How Much Longer Can We Depend On Tech?

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by: The Heisenberg
Summary

Tech stocks have been responsible for a disproportionate share of this market's 2017 gains.

How sustainable is that?

And perhaps more importantly, to whom will the baton be passed should tech need a breather?

Yeah, so just 10 stocks are responsible for 47% of the S&P's 2017 return.

(Barclays)

That's a fun factoid, right?

I mentioned that a couple of days ago. Actually, I mentioned it a few times before that, and some people suggested it was somehow normal.

I'll never understand why people make declarations when what they really want to do is ask questions. I mean you have to think that most people have no idea off the top of their head what's normal and what's not in terms of a small number of stocks accounting for an outsized percentage of a given benchmark's return.

I wouldn't know the answer to that off the top of my head. Neither would the vast majority of equity analysts.

So it strikes me as odd when people assert the equivalent of "there's nothing to see here" when you tell them that nearly half of the S&P's (NYSEARCA:SPY) YTD return is attributable to just 10 stocks.

What they really want to do is ask a question. Specifically, they want to ask this question: "Well, how does that compare to previous years where S&P returns were comparable to what they've been so far this year?"

So why not just ask that? Why act like the author is saying something that doesn't matter when you know good and well that you don't know the numbers?

Anyway, that's a bit of a strawman. I don't think anybody came right out and said "nothing to see here," but as regular readers are acutely aware, some folks are inclined to think everything that comes out of the mouth of a market cynic can automatically be written off as an example of a "nothing to see here" statement.

Well, in the case of 10 stocks making up nearly half of the benchmark's return, it turns out that there is indeed "something to see here."

More specifically, in years where the S&P has been up 5% or more, the average contribution for the top 10 stocks is just 30% - so a full 17 percentage points lower than what we're seeing currently. Here's the chart:

(Barclays)

Importantly, hedge funds, growth mutual funds, and value mutual funds are piggybacking off this dynamic. Here's Goldman:

Both mutual fund and hedge fund returns in 2017 have benefited from high allocations to the Information Technology sector, which has surged by 21% YTD and contributed 46% of S&P 500's YTD return. Our analysis of $1.9 trillion of long and short hedge fund positions revealed a 25% net exposure to the Tech sector. Our review of $1.3 trillion of large-cap mutual fund assets showed growth funds with a 37% Tech weight (422 bp overweight vs. Russell 1000 Growth index), and value funds with a 13% weight (277 bp overweight vs. Russell 1000 Value benchmark).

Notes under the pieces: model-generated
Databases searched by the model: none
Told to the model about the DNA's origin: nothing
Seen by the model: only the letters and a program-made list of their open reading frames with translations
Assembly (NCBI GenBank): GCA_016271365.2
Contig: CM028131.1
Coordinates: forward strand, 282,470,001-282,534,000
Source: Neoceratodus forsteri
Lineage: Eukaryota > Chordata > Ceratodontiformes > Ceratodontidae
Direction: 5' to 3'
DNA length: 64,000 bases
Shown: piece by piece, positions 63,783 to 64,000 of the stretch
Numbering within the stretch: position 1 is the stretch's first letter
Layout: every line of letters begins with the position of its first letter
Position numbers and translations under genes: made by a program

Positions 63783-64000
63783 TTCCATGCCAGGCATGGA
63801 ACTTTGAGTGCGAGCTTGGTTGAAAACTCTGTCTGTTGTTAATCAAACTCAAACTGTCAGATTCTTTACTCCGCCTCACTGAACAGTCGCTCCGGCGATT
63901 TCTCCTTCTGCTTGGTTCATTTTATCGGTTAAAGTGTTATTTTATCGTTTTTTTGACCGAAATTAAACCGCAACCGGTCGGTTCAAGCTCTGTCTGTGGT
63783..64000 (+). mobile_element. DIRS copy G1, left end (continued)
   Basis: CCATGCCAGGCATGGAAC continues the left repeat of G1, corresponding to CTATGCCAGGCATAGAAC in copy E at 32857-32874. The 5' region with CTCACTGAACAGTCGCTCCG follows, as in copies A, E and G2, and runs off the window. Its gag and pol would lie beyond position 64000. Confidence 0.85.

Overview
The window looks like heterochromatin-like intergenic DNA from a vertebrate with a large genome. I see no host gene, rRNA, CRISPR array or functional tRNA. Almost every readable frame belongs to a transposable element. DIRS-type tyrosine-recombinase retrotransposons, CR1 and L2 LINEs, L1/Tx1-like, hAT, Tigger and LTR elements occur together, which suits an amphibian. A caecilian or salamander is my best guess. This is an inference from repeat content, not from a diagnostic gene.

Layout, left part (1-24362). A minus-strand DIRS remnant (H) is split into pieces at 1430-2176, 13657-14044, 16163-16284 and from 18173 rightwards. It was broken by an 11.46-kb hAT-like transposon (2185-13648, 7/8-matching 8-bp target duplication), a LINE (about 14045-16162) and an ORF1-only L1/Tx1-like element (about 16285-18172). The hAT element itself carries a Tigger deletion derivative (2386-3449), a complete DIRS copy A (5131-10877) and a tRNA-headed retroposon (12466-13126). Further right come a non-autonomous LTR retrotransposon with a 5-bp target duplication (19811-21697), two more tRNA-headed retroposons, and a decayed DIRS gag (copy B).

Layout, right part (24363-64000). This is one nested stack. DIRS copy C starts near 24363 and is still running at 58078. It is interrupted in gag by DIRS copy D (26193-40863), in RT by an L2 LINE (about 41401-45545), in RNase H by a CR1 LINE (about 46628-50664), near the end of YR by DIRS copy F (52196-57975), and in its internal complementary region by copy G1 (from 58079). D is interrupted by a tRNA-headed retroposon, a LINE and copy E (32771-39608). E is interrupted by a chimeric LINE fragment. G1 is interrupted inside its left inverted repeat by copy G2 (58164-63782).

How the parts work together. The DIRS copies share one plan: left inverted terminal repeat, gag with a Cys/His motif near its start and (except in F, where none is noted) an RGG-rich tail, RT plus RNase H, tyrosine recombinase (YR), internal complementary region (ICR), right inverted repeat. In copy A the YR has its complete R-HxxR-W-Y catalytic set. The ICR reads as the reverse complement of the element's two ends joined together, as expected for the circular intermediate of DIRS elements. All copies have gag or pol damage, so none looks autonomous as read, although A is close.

So basically, "active" management now just involves overweighting whatever is driving benchmark returns. As I noted over at HR on Saturday, I'm not entirely sure that counts as "active" in any real sense.

You can see the tech (NYSEARCA:IYW) tilt in the flows data as well:

(Barclays)

The question, obviously, is whether this is sustainable. This chart certainly seems to suggest it isn't:

(Barclays)

It looks like tech is now 3 standard deviations expensive. That casts considerable doubt on the prospects for further upside and therefore on this sector's ability to shoulder the burden when it comes to sustaining the rally.

So where, you might fairly ask, would the leadership come from if tech is bumping up against a theoretical upper limit? That's a good question, and I'm not sure there's a good answer. Here's why:

(Barclays)

The turmoil in Washington has flattened the curve and that means you can forget it when it comes to financials and/or factors that isolate for plays which would have benefited from a quick implementation of this administration's agenda.

(Barclays. Note: Those are just a few examples; you can see the full "Trumpflation" fade in more detail here).

For its part, Barclays thinks this is an opportunity to "reallocate out of growth and to selectively buy 'value' laggards."

You can take that for whatever it's worth, but I think the more important takeaway here is simply that it isn't clear how much longer we can depend on just a few names (or on one sector) when it comes to sustaining a rally that's already facing myriad headwinds.

Food for thought as you ponder the new week.

Disclosure: I/we have no positions in any stocks mentioned, and no plans to initiate any positions within the next 72 hours. I wrote this article myself, and it expresses my own opinions. I am not receiving compensation for it (other than from Seeking Alpha). I have no business relationship with any company whose stock is mentioned in this article.